Earl's Well That Ends Well
Earl’s Well That Ends Well is a second-chance romance about a nobleman falling in love again after a decade of being a widower, and the mysterious woman who catches his eye. While the characters are well-written and the pace of the story works, the resolution and romance leave something to be desired.
Arthur Shelton, Earl of Macklin, has just reached middle age. He is surrounded by his doting children and loving friends, but feels a void in his life as his progeny raise their own families. Choosing to return to London for the season, Arthur encounters a woman who bewitches him entirely, and has to find a way into her heart.
Teresa Alvarez de Granada encounters Arthur when he visits the theatre where she works. She paints sets, and has built an independent, safe life for herself, one that grants her respectability and peace after years of turbulence. Distrustful of aristocrats by nature, Teresa rebuffs the earl’s interest and tries to move on with her life. However, the machinations of fate push them together in an effort to solve a series of unusual disappearances plaguing the theatre.
Arthur is well established in society, and while considered a tad eccentric, he is otherwise seen as an exemplary gentleman. He didn’t sow many wild oats, settling down young with his beloved wife. Their relationship is described as loving and mutually respectful, and it is clear that Arthur was a devoted husband and engaged father. All that aside, Teresa immediately thinks that Arthur is out of touch and has no concept of the life led by normal, working class people. Arthur, for his part, is confused and frustrated by Teresa’s indifference, and occasional rudeness. While they are pushed together by circumstance, Arthur has to try to overcome Teresa’s first impression of him, and hopefully earn her love in the process.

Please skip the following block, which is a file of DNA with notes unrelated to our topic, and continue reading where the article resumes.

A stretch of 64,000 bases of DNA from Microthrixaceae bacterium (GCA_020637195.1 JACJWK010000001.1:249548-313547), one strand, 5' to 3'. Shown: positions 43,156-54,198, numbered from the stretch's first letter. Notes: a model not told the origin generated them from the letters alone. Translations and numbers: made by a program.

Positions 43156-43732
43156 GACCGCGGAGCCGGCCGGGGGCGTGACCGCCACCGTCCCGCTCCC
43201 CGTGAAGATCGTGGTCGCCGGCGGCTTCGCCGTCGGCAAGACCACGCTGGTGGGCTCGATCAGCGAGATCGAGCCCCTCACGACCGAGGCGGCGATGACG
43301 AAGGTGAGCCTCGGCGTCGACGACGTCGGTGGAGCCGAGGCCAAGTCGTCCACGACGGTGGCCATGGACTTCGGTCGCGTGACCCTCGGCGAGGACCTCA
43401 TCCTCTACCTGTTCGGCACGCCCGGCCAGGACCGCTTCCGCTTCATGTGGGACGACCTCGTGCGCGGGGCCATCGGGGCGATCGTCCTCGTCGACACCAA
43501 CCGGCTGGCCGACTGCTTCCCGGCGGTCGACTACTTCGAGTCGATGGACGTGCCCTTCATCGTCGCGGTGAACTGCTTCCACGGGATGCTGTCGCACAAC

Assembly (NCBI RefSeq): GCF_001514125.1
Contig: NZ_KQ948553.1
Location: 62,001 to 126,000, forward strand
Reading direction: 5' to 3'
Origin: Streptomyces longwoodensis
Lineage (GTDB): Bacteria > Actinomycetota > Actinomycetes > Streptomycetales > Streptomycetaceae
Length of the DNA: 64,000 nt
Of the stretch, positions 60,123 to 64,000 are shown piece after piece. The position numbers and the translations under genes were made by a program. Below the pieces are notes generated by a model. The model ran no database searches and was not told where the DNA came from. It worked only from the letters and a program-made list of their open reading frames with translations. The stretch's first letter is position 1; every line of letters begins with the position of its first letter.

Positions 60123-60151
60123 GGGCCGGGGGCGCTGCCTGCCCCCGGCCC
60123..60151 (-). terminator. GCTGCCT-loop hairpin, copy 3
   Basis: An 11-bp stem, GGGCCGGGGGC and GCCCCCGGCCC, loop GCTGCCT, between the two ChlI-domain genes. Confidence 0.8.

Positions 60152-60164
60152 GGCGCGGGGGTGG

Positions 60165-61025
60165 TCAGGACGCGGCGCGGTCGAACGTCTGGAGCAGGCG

The main issue I had with the book is that there is too much time spent on secondary characters and subplots, and not enough of the story is devoted to the actual romance; while the reader learns a lot about the main characters, there isn’t enough relationship building. There is definite and clear chemistry between the two protagonists, but the romance pretty much stagnates until the last couple of chapters of the book. The end itself isn’t satisfying; the story stops really abruptly and without fanfare. The ending doesn’t feel like a resolution. The last page sneaks up on the reader, and while the ending IS good, it isn’t very satisfying or cohesive. The final conflict of the story seems manufactured, rather than following from previous events. And, while Teresa had great potential, she really doesn’t get a chance to grow as a character. Most of the character development is reserved for Arthur, and while it’s necessary and his arc is satisfying, Teresa could have used more time on the page to work through her trauma and move on to her new life. Teresa had a lot of potential as a complicated, intense character, but so little was resolved for her that the narrative feels rushed, even unfinished.
Earl’s Well That Ends Well is a well-written story with a full world, populated with interesting characters. The plot has good structure, but too much of the romance is sacrificed for sleuthing and mystery-solving. While it is certainly an enjoyable read, it isn’t really that romantic, nor does the heroine really get her due.